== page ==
Time and again Jesus told the disciples that this was about to occur. The details of how the Christ was to suffer and be crucified are in the Old Testament record. Had Jesus ever read Psalm 22, Isaiah 53, Isaiah 52:14, if He did He would have read of the agonies and suffering that awaited Him.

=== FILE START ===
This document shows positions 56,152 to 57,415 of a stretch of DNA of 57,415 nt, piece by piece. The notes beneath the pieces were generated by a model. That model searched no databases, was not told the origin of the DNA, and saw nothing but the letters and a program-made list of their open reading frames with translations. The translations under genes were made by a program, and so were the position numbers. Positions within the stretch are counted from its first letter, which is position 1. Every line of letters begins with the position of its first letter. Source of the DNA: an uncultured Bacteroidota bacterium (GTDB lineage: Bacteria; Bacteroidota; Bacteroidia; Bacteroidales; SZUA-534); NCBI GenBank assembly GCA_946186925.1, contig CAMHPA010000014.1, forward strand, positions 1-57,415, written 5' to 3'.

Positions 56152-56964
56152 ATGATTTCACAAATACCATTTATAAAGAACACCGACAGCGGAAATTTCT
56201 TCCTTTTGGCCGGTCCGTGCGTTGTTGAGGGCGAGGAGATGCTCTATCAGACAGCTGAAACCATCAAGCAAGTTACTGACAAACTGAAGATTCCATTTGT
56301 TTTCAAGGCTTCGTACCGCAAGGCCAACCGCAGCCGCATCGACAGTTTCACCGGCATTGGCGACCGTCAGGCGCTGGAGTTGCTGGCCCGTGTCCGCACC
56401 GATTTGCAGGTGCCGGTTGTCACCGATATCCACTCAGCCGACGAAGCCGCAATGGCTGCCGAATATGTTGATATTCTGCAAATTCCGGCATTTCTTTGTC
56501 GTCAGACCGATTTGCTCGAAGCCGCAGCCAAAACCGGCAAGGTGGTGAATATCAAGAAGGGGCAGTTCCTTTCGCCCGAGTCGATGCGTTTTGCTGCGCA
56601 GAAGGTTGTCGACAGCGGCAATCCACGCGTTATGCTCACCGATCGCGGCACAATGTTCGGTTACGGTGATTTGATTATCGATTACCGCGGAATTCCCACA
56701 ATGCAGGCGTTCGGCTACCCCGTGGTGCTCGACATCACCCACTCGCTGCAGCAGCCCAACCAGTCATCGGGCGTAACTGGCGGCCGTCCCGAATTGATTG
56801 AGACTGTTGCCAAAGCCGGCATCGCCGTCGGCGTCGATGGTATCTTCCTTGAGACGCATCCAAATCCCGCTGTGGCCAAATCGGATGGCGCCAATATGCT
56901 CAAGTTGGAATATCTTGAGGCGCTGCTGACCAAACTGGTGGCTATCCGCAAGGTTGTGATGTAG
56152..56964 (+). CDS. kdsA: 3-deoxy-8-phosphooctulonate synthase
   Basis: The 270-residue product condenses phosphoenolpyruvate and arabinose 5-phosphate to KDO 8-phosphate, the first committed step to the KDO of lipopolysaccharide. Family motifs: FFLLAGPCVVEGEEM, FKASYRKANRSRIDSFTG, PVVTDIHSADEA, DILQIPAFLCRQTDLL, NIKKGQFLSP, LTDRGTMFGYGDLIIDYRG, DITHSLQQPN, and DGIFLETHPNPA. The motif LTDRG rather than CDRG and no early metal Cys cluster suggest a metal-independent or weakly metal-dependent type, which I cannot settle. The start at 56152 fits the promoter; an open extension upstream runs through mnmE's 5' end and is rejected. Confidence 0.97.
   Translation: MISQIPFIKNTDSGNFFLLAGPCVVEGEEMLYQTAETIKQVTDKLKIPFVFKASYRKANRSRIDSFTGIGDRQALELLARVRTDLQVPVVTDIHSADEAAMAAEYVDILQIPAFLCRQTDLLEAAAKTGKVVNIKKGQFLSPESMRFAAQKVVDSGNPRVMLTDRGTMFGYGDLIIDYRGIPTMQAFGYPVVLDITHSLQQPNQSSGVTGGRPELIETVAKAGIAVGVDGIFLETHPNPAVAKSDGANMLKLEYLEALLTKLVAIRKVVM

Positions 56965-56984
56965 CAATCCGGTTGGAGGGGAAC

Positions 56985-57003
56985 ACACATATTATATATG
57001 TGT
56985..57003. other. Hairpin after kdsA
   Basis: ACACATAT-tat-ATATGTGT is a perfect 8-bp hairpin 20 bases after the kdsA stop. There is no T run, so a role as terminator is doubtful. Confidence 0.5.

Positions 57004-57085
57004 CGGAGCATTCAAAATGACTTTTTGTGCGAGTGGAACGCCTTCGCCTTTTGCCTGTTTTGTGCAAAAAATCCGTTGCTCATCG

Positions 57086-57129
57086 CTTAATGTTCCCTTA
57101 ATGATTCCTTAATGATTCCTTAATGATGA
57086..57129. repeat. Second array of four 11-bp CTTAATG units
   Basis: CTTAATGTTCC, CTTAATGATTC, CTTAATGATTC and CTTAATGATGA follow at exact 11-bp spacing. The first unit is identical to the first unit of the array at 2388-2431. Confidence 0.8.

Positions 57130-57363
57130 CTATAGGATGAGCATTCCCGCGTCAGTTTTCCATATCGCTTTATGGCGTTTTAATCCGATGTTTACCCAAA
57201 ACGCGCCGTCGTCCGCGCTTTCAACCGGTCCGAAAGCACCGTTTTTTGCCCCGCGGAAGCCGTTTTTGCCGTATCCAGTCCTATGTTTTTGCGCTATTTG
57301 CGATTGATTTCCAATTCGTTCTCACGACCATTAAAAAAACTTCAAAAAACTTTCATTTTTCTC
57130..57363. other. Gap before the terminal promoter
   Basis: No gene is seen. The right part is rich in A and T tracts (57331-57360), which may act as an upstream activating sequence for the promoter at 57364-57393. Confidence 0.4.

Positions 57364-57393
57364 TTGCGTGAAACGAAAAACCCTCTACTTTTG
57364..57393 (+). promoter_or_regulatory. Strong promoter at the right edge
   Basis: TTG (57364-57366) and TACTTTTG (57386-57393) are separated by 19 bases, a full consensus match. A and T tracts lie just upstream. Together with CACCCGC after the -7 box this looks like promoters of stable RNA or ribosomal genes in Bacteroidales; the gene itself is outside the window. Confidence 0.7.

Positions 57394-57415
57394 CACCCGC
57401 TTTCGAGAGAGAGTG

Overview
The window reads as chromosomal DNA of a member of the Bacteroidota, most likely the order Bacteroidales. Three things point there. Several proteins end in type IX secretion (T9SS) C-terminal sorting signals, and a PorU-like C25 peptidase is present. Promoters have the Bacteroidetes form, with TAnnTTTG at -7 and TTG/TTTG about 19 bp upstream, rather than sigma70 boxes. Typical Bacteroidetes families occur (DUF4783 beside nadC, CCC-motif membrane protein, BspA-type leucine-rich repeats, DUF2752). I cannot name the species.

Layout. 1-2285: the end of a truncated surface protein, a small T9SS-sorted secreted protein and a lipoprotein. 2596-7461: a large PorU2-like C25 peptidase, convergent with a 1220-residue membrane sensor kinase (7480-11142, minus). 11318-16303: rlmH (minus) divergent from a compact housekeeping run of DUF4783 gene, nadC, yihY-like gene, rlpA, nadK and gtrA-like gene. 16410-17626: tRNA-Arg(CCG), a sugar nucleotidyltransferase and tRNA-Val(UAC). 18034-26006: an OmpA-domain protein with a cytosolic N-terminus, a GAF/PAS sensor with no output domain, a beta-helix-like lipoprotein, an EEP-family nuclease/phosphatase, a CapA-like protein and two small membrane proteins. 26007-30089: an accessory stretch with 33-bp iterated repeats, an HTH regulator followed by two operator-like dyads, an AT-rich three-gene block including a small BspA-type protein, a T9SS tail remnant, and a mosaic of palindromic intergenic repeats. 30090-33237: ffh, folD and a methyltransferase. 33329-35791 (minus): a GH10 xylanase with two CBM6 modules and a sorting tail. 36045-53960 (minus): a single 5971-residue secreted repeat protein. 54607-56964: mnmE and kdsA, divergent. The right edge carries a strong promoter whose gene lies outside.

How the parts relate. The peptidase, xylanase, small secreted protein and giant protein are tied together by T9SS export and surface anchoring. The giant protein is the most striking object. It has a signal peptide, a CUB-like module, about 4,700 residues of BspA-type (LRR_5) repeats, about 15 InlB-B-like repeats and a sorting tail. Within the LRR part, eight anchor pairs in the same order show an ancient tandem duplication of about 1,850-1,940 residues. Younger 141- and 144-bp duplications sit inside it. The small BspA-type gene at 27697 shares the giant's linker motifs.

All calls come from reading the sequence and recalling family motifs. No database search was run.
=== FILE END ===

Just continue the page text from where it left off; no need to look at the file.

This is my point, when we see the passion of Christ as He was arrested and beaten, mocked and spat upon, scourged and crucified, know that Jesus Christ was not taken at the hand of the Jews or at the hand of the Gentiles and put to death because of some vendetta or political cause. Jesus with the Father and the Holy Spirit gave His life intentionally, according to the Father’s plan and purpose. Know that this act of sacrifice on His part is a declarative statement about the person hood of God as much and more than it is a statement about the salvation of man from sin. Your God moves with a resolute will to proclaim the cost of holiness as justice and mercy mix in the blood that flowed from Christ. It is His great Grace that modifies His all knowing , all powerful never changing personhood… because He loves you! He loves you to death! The cross is more a statement about God than it is a statement about man because it was not man that made the cross occur, it was God.